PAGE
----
Cole v. Hawker Beechcraft Corporation
MEMORANDUM AND ORDER granting 55 Motion for Summary Judgment. Signed by District Judge Julie A. Robinson on 10/11/2011. (pp)
IN THE UNITED STATES DISTRICT COURT
FOR THE DISTRICT OF KANSAS
Case No. 10-1282-JAR
MEMORANDUM AND ORDER
Plaintiff filed this action alleging claims of discrimination on the basis of race under Title
VII of the Civil Rights Act and 42 U.S.C. § 1981, retaliation under Title VII and the Family
Medical Leave Act (“FMLA”), and disability discrimination under the Americans with
Disabilities Act (“ADA”). This matter is before the Court on defendant Hawker Beechcraft
Corporation’s (“HBC”) Motion for Summary Judgment (Doc. 55). The motion is fully briefed
and the Court is prepared to rule. As described more fully below, defendant’s motion for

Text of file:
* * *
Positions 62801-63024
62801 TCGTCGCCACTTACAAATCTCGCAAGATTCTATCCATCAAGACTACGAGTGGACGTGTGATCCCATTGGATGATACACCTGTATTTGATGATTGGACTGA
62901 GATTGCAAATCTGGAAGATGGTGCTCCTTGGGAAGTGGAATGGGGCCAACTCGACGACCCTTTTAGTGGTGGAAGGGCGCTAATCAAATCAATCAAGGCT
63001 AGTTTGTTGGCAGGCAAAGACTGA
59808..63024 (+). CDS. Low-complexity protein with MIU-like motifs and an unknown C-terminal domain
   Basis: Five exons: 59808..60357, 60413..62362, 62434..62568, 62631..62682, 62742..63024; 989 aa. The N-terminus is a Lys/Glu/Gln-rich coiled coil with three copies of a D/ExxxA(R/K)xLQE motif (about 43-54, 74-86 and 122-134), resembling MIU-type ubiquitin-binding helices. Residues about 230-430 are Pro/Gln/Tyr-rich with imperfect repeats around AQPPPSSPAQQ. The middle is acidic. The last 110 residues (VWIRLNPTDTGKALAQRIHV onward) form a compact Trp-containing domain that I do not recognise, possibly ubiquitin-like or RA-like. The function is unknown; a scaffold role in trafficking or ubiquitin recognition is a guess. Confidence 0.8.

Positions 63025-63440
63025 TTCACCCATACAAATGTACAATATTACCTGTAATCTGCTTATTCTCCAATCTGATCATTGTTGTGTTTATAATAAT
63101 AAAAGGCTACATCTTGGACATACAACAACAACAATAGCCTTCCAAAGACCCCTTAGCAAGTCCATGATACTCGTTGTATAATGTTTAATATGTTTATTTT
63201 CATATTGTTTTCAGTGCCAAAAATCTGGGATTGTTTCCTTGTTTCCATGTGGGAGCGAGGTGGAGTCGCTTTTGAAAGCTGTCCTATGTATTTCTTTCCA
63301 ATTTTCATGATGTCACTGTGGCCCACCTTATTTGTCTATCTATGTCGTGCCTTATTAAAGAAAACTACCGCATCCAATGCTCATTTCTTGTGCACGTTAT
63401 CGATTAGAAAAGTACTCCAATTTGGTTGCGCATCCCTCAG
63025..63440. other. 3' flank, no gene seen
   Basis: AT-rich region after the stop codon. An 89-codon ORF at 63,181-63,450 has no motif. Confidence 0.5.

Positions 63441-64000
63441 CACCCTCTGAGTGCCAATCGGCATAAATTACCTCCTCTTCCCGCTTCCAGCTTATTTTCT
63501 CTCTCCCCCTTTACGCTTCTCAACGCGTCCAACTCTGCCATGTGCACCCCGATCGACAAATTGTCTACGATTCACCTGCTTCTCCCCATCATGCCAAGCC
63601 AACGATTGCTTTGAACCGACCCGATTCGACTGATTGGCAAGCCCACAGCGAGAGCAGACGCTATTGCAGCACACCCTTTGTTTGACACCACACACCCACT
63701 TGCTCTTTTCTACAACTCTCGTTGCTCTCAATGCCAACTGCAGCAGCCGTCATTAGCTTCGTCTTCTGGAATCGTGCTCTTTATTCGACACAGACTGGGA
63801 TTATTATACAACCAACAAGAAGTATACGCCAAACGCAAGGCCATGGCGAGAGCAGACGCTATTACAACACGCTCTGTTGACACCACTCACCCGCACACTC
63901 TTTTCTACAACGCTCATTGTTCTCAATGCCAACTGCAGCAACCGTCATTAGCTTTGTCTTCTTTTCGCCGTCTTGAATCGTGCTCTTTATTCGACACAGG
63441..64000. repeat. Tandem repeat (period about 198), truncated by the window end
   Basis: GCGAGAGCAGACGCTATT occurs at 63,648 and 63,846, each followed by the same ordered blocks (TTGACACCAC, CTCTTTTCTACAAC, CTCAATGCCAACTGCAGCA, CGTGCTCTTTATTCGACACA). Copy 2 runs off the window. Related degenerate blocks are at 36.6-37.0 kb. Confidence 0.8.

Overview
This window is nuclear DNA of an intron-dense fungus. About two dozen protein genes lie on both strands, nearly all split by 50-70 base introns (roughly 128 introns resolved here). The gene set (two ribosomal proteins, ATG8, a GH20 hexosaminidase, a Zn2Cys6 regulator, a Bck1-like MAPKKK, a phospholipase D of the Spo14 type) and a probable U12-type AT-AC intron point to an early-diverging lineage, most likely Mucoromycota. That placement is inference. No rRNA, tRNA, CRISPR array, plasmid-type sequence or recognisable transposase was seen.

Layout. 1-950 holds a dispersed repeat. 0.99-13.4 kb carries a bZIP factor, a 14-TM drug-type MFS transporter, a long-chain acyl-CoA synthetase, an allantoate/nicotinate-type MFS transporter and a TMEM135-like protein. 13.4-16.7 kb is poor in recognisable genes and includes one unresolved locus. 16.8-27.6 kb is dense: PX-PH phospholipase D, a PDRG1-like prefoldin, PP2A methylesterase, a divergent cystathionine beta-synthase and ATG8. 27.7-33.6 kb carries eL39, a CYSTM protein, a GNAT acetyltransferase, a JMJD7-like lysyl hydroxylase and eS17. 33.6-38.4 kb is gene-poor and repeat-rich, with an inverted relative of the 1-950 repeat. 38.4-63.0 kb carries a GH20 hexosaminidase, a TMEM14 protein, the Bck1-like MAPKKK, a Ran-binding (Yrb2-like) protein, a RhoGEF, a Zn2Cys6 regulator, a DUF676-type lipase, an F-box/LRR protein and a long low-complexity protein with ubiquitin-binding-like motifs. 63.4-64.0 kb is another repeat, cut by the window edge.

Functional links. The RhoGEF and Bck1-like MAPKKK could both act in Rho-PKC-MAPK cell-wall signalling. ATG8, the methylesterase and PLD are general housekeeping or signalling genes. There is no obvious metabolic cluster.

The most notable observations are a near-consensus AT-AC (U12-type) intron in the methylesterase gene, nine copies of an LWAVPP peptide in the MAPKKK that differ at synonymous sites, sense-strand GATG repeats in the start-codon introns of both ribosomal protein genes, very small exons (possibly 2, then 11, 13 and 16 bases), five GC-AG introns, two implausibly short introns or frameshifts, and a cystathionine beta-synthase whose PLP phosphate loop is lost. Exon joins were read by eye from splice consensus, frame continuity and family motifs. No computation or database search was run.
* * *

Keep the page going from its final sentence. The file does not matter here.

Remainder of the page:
summary judgment is granted.
Summary Judgment Standard
Summary judgment is appropriate if the moving party demonstrates that there is “no
genuine issue as to any material fact” and that it is “entitled to a judgment as a matter of law.”1
In applying this standard, the court views the evidence and all reasonable inferences therefrom in
the light most favorable to the nonmoving party.2 “There is no genuine issue of material fact
Fed. R. Civ. P. 56(a).
City of Harriman v. Bell, 590 F.3d 1176, 1181 (10th Cir. 2010).
unless the evidence, construed in the light most favorable to the nonmoving party, is such that a
reasonable jury could return a verdict for the nonmoving party.”3 A fact is “material” if, under
the applicable substantive law, it is “essential to the proper disposition of the claim.”4 An issue
of fact is “genuine” if “there is sufficient evidence on each side so that a rational trier of fact
could resolve the issue either way.”5
The moving party initially must show the absence of a genuine issue of material fact and
entitlement to judgment as a matter of law.6 In attempting to meet this standard, a movant that